Welcome to the world we live in.When people invest large sums, as did the Rockefellers, the Vanderbilts, the Carnigies, J.P. Morgan (who initited the merger between Thomson and Edison to create General Electric) they expect large, reliable returns. These returns require consumers. Lots of consumers. Financially driven corporations also bring in economy-of-scale and vertical integration. Thus, this entirely system, recently shedding the final vestiges of European feudalism, was tailor made to create, explout and amass consumers. It was the world everone after the 1892 Neptune-Pluto conjunction was born into. It is also the one whose consequences we will have to deal with.Corporations are highly impersonal. They are typically many steps removed from their ultimate market: consumers. Consumers are numbers, not people. This assessment sounds harsher than our experience. Consumerism comes with benefits, explaining its success. Ultimately, though, consumerism is unsustainable. Its end goal is consumption, which in the end is finite. It is linear, instead of a more preferable circular economy. It is this economy that arose at the beginning of the American Century coincident with the 1890s Neptune-Pluto conjunction.

We Get a Do Over ' "The impact of the French revolution on western civilization -- too early to tell."
Chou en Lai, 1972.You could lament the observations above or use them to plan the next steps. The rise of rampant consumerism grew organically. It came in response to new knowledge systems that first the printing press and then the telegraph inspired. When Gutenberg printed his Bible, Martin Luther his 95 Theses and Copernicus Revolutions hardly expecting them to set the foundation of a new paradigm. Each in their own set the stage for the American, French and Industrial Revolutions. Each of these were ultimate acheivements of Europe's shift to the secular. Each still plays a role in the current status quo. Americans still interpret what their revolution meant; the French Revolution still helps determine the type of governments people choose to honor; the Industrial Revolution perhaps carries the largest impact of all, altering economies and cultures around the globe.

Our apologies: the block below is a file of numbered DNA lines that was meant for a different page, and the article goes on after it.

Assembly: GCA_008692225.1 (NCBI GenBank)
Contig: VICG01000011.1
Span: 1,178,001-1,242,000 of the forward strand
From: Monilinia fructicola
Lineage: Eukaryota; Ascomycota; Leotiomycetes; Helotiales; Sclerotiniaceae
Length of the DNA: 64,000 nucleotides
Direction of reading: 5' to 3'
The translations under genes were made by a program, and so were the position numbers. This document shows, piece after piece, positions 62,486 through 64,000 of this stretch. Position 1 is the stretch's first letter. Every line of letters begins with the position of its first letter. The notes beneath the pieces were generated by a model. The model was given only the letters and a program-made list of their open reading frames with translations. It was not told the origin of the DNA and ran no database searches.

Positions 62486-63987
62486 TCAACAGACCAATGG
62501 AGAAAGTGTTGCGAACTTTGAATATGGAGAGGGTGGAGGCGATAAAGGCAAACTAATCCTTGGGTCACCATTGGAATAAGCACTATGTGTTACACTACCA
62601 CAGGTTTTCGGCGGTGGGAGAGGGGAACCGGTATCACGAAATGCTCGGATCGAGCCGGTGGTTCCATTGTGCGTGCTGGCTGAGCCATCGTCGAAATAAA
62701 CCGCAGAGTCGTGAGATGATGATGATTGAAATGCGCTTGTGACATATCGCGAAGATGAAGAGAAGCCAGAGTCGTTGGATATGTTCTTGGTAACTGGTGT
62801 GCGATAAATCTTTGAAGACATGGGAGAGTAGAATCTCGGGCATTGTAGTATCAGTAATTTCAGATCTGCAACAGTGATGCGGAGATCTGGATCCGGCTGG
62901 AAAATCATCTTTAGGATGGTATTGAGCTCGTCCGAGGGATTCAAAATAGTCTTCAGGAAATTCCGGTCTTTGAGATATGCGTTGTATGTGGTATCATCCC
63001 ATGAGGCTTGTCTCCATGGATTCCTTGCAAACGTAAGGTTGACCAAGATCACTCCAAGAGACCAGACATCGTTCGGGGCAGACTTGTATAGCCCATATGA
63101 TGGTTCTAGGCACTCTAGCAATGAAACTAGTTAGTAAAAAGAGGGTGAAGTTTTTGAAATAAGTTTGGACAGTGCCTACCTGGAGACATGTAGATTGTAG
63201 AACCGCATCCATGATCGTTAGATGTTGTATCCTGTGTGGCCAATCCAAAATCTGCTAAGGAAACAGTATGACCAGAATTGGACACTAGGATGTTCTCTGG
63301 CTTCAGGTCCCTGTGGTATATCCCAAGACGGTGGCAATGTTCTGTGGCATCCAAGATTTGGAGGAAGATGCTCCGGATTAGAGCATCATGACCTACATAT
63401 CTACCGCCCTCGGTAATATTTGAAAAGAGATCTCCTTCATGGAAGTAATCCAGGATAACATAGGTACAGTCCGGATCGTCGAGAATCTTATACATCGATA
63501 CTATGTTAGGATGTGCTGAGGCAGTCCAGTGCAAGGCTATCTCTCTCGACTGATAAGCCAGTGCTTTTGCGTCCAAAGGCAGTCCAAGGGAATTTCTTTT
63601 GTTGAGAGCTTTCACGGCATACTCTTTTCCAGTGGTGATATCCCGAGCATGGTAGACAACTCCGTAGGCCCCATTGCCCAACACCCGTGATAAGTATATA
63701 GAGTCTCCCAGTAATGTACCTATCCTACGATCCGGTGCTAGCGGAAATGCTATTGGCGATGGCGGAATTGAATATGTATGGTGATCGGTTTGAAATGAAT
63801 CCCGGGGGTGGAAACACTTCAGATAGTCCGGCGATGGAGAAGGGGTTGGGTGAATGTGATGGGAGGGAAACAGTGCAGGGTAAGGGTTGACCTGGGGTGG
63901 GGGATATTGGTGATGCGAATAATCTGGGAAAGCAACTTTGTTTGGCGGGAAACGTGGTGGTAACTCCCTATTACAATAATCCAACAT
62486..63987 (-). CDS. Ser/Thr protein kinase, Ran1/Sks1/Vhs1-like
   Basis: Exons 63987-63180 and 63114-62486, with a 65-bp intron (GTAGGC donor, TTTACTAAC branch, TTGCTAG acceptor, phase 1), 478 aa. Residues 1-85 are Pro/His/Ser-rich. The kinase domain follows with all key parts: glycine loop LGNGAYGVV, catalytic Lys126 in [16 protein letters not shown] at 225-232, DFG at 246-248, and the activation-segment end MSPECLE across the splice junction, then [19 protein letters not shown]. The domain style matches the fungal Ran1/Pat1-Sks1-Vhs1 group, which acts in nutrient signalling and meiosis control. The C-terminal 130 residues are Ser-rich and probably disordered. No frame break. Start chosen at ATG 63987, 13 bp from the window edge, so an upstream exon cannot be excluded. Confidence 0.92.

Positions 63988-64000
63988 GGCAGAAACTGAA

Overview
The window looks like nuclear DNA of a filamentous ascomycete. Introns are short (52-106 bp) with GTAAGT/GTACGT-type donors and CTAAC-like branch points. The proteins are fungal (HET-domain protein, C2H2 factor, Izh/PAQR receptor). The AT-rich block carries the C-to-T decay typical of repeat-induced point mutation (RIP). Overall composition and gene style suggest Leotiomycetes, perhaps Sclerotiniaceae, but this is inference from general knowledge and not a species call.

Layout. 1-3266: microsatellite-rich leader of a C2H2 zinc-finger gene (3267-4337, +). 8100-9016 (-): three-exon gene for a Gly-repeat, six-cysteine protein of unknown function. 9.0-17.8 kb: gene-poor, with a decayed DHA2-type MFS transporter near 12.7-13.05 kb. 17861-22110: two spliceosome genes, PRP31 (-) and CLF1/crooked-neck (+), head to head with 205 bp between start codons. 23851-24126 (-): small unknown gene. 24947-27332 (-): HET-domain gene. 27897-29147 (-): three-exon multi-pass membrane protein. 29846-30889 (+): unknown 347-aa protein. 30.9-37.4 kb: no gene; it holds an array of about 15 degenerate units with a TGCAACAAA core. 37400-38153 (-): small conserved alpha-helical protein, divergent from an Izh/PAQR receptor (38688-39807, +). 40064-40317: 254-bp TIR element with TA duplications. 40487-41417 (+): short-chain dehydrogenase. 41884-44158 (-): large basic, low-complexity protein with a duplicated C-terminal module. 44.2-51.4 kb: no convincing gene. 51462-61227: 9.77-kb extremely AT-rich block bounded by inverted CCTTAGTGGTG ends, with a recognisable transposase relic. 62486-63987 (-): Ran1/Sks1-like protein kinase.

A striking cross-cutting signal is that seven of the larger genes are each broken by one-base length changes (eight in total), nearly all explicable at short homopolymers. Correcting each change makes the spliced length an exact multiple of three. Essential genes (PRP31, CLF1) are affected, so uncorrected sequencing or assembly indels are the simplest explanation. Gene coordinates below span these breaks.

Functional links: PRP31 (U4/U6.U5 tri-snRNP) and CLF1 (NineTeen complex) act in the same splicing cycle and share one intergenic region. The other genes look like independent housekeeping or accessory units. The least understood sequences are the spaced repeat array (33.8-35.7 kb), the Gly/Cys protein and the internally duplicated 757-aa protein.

What we can take out of this is the lack of social intention. The American Revolution was mostly an upper-class affair. The Constitution only allowed
menwith land to vote. The French Revolution freed the middle-class. The Industrial Revolution has raised the living standards of many, but it has also created the unsustainable trajectory we now find ourselves in. The point here, however, is not to criticize these revolutions, but to improve them. Instead of accepting results, we get a Do Over. We can make them better fit our time based on what we now know.
Yes, we did not forge the unsustainable path we are on, but only we can fix it.